Searching For Freedom After The Civil War
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📒Searching For Freedom After The Civil War ✍ G. Ward Hubbs
✏Searching for Freedom After the Civil War Book Summary : Searching for Freedom after the Civil War: Klansman, Carpetbagger, Scalawag, and Freedman examines the life stories and perspectives about freedom of four figures depicted in an infamous Reconstruction-era political cartoon.
📒Reconstructing The Gospel ✍ Jonathan Wilson-Hartgrove
✏Reconstructing the Gospel Book Summary : Just as Reconstruction after the Civil War worked to repair a desperately broken society, our Christianity requires a spiritual reconstruction that undoes the injustices of the past. Jonathan Wilson-Hartgrove traces his journey from the religion of the slaveholder to the Christianity of Christ, showing that when the gospel is reconstructed, freedom rings both for individuals and for society as a whole.
✏From Slavery to Uncertain Freedom Book Summary :
📒Finding Freedom ✍ Eric Boyd
✏Finding Freedom Book Summary : James is a young boy living in the United States during the Civil War. After being kidnapped fromhis home where he lived free, he is brought to the South and forced into slavery. As a child he always dreamed of being a writer. Even if his plan to escape pulls through will he fulfill this dream,or will a plot to kill the presidentstand in his way? Find out in Finding Freedom.
📒Journal Of The Civil War Era ✍ William A. Blair
✏Journal of the Civil War Era Book Summary : The Journal of the Civil War Era Volume 4, Number 2 June 2014 TABLE OF CONTENTS Tom Watson Brown Book Award John Fabian Witt Civil War Historians and the Laws of War Articles Chandra Manning Working for Citizenship in Civil War Contraband Camps Michael F. Conlin The Dangerous Isms and the Fanatical Ists: Antebellum Conservatives in the South and the North Confront the Modernity Conspiracy Nicholas Guyatt "An Impossible Idea?" The Curious Career of Internal Colonization Review Essay John Craig Hammond Slavery, Sovereignty, and Empires: North American Borderlands and the American Civil War, 1660-1860 Book Reviews Books Received Professional Notes Jill Ogline Titus An Unfinished Struggle: Sesquicentennial Interpretations of Slavery and Emancipation
📒Searching For Their Places ✍ Thomas H. Appleton
✏Searching for Their Places Book Summary :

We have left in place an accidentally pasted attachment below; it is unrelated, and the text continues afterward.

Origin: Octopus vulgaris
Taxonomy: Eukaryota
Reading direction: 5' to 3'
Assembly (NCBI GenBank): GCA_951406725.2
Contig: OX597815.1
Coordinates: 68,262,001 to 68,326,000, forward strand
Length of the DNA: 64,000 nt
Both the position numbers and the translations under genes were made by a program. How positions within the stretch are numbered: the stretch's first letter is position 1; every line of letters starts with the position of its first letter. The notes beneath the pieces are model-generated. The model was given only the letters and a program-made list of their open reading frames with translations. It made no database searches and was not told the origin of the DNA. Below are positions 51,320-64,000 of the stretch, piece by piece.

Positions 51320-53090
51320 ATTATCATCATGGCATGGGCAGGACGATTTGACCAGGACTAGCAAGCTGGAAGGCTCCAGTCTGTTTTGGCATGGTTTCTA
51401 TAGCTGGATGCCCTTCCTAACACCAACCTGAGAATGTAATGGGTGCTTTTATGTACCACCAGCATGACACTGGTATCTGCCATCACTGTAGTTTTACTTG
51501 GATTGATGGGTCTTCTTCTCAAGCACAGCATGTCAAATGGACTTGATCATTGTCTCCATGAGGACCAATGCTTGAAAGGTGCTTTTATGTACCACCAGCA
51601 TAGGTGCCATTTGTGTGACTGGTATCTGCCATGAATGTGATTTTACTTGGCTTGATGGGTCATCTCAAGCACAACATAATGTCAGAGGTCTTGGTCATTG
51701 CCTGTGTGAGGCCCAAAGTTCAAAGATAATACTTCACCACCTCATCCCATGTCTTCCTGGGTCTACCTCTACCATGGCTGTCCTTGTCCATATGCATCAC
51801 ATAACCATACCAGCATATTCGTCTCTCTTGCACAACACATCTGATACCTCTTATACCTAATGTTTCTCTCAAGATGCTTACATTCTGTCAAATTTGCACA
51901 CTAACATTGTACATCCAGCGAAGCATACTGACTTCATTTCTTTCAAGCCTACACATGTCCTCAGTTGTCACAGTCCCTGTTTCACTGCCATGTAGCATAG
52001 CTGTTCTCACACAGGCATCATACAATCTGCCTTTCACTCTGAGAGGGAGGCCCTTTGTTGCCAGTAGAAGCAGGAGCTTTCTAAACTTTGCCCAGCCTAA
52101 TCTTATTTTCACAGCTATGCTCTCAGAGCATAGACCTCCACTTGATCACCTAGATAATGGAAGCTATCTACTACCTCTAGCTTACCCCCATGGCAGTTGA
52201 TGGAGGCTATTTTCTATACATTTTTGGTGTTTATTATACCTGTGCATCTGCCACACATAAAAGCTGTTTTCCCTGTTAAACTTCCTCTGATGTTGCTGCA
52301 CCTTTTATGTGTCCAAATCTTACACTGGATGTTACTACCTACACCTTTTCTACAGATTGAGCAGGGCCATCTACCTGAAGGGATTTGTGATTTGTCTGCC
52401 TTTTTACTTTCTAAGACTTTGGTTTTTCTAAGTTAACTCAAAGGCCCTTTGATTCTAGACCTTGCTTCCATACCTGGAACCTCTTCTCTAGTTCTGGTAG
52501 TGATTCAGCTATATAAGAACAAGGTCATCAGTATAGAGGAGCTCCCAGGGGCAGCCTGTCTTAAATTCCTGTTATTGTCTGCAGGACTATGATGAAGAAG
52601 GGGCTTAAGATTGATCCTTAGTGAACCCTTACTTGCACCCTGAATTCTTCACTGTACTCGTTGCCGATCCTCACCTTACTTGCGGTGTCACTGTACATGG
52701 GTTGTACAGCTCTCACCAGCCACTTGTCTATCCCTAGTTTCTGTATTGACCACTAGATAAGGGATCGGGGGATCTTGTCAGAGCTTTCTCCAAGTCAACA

📒Searching For George Gordon Meade ✍ Tom Huntington
✏Searching for George Gordon Meade Book Summary : A historian's investigation of the life and times of Gen. George Gordon Meade to discover why the hero of Gettysburg has failed to achieve the status accorded to other generals of the conflict.
📒Finding Freedom ✍ Walter T. McDonald
✏Finding Freedom Book Summary : "Shall a man be dragged back to Slavery from our Free Soil, without an open trial of his right to Liberty?" —Handbill circulated in Milwaukee on March 11, 1854 In Finding Freedom, Ruby West Jackson and Walter T. McDonald provide readers with the first narrative account of the life of Joshua Glover, the runaway slave who was famously broken out of jail by thousands of Wisconsin abolitionists in 1854. Employing original research, the authors chronicle Glover's days as a slave in St. Louis, his violent capture and thrilling escape in Milwaukee, his journey on the Underground Railroad, and his 33 years of freedom in rural Canada. While Jackson and McDonald demonstrate how the catalytic "Glover incident" captured national attention—pitting the proud state of Wisconsin against the Supreme Court and adding fuel to the pre-Civil War fire—their primary focus is on the ordinary citizens, both black and white, with whom Joshua Glover interacted. A bittersweet story of bravery and compassion, Finding Freedom provides the first full picture of the man for whom so many fought, and around whom so much history was made.
📒Finding Your African American Ancestors ✍ David T. Thackery
✏Finding Your African American Ancestors Book Summary : Although the search for African American ancestry prior to the Civil War is challenging, the difficulties are not always insurmountable. Finding Your African American Ancestors takes you through your ancestors' transition from slavery to freedom, and helps you find them using the federal census, plantation records, and other helpful sources. The book also considers ways to locate runaway slave advertisements, to identify an ancestor's military regiment, and to access the valuable information from The Freedman's Savings and Trust records.
📒First Fruits Of Freedom ✍ Janette Thomas Greenwood
✏First Fruits of Freedom Book Summary : A moving narrative that offers a rare glimpse into the lives of African American men, women, and children on the cusp of freedom, First Fruits of Freedom chronicles one of the first collective migrations of blacks from the South to the North during and after the Civil War. Janette Thomas Greenwood relates the history of a network forged between Worcester County, Massachusetts, and eastern North Carolina as a result of Worcester regiments taking control of northeastern North Carolina during the war. White soldiers from Worcester, a hotbed of abolitionism, protected refugee slaves, set up schools for them, and led them north at war's end. White patrons and a supportive black community helped many migrants fulfill their aspirations for complete emancipation and facilitated the arrival of additional family members and friends. Migrants established a small black community in Worcester with a distinctive southern flavor. But even in the North, white sympathy did not continue after the Civil War. Despite their many efforts, black Worcesterites were generally disappointed in their hopes for full-fledged citizenship, reflecting the larger national trajectory of Reconstruction and its aftermath.